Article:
Forgot all about Willettized. That was one of the first to lower the price on BA stouts.

    Since you mentioned Revolution are you a fan of straight Jacket?
     
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  30. thedaveofbeer

    thedaveofbeer Initiate (198) Mar 25, 2016 Massachusetts
    Trader

    Thanks once again for your informative honesty. I bought two of your barrel aged beers when I visited my dad in AZ last year. I think one was a rum barrel aged stout and the other was a Calvados barrel aged stout. I enjoyed both, but at the price point, it has to be a rare treat. I also really enjoyed the IPAs as well. Definitely going to pay a visit on my next trip down.
     
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  31. keithmurray

    keithmurray Meyvn (1,353) Oct 7, 2009 Connecticut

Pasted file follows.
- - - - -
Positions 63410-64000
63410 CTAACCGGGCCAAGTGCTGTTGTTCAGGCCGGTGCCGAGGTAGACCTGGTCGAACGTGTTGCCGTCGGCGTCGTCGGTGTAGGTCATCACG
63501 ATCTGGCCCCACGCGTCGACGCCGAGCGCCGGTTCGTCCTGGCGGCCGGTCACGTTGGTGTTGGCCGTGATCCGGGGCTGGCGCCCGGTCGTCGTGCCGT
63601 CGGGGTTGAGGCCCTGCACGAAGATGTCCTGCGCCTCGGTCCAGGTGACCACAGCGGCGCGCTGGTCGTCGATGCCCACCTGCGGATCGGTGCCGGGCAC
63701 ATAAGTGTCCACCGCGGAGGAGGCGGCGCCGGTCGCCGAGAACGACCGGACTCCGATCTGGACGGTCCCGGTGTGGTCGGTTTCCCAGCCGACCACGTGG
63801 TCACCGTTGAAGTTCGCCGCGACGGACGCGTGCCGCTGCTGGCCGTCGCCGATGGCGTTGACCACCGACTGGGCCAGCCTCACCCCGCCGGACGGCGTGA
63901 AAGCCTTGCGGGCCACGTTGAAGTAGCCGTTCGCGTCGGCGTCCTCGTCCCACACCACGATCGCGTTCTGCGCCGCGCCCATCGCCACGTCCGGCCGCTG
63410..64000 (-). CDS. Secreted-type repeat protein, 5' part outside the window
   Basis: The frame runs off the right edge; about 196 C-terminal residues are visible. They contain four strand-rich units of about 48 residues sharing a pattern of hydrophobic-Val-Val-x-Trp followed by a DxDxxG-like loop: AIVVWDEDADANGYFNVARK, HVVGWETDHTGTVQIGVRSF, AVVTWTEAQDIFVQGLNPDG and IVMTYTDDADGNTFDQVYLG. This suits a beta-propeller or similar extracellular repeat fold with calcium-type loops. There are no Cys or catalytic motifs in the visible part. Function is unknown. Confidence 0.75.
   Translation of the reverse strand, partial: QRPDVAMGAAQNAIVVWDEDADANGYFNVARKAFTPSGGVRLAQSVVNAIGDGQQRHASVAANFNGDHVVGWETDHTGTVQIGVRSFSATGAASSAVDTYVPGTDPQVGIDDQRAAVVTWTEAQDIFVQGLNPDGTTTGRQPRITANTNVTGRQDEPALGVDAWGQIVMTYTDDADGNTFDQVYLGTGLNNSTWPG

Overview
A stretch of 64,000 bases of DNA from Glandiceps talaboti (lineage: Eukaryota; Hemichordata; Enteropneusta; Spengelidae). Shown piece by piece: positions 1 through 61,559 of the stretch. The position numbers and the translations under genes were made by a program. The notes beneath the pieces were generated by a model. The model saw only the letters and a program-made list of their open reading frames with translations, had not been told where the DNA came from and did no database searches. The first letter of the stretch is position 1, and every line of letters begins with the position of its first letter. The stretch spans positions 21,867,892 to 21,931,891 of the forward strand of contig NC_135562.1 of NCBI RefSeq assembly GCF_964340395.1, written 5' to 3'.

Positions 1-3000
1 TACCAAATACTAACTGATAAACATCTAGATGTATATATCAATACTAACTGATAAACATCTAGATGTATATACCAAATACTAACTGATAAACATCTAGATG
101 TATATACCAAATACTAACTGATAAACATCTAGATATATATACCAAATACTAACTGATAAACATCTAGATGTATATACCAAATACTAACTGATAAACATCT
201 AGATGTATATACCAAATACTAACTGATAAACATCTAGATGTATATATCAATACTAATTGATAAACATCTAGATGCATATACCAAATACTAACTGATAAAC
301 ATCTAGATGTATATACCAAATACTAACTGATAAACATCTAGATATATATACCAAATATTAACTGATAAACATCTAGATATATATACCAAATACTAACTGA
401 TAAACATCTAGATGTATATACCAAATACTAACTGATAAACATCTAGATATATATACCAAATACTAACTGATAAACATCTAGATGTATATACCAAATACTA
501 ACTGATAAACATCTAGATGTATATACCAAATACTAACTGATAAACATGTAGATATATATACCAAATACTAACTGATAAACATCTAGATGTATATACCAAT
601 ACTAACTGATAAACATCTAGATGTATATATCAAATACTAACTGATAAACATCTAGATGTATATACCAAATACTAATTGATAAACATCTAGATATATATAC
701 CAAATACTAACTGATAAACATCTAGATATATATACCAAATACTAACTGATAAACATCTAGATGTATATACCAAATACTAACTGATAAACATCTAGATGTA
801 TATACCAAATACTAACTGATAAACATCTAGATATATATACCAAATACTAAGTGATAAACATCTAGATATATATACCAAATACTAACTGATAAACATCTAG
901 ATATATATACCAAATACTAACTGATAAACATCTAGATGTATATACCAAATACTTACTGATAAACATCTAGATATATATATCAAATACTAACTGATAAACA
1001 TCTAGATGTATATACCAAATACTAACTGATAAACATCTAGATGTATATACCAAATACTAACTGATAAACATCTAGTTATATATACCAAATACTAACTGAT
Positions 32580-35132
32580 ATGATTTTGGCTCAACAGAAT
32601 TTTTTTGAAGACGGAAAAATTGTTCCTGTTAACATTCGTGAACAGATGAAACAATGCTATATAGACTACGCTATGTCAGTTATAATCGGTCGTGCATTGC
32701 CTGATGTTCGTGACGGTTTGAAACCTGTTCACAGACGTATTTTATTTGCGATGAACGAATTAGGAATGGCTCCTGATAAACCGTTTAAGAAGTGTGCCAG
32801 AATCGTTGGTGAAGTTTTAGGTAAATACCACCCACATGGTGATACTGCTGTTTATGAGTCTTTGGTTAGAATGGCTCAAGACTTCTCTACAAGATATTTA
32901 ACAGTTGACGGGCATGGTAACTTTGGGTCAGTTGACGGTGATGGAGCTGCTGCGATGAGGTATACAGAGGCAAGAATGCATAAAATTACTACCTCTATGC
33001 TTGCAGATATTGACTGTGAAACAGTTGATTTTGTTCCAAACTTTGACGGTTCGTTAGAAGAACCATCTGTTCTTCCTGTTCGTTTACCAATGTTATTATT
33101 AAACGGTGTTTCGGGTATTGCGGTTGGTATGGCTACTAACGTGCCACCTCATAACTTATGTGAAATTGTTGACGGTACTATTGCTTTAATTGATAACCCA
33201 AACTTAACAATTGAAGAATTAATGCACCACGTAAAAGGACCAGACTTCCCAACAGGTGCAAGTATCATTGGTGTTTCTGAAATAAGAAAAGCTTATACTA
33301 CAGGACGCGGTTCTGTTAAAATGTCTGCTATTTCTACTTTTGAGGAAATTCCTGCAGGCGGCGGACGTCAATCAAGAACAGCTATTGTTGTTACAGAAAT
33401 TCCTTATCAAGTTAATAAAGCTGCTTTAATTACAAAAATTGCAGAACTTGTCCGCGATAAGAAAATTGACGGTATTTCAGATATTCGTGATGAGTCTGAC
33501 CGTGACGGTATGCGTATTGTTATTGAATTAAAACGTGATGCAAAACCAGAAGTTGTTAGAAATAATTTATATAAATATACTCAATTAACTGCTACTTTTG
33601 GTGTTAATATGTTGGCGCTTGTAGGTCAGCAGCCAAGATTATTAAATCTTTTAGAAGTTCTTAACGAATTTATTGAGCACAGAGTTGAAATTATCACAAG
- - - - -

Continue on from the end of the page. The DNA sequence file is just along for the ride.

When will the price of Parabola come down?
     
  32. dukeandduke

    dukeandduke Meyvn (1,247) Feb 2, 2015 Illinois
    Society Trader

    I really liked Straight Jacket (4.25), I did not like Strawberry Jacket (3.25), too sweet for my taste.

    Cafe Deth and VSOD were my two favorites in the Deep Woods Series 2019-2020. Cafe Deth ranked with my favorite BCBS Coffee (2012), VSOD my favorite version yet. Revolution has passed Bourbon County stouts over the past two years, though GI still produces very good variants at times. I really liked the Prop, Reserve and Cafe de Olla 2019 stouts, too many misses last year.
     
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  33. woodchipper

    woodchipper Meyvn (1,145) Oct 25, 2005 Connecticut
    Society

    Just paid $24 and change for a 4-pack of KBS Esrpesso.
     
  34. Roguer

    Roguer Poo-Bah (4,551) Mar 25, 2013 Georgia
    Moderator Society Trader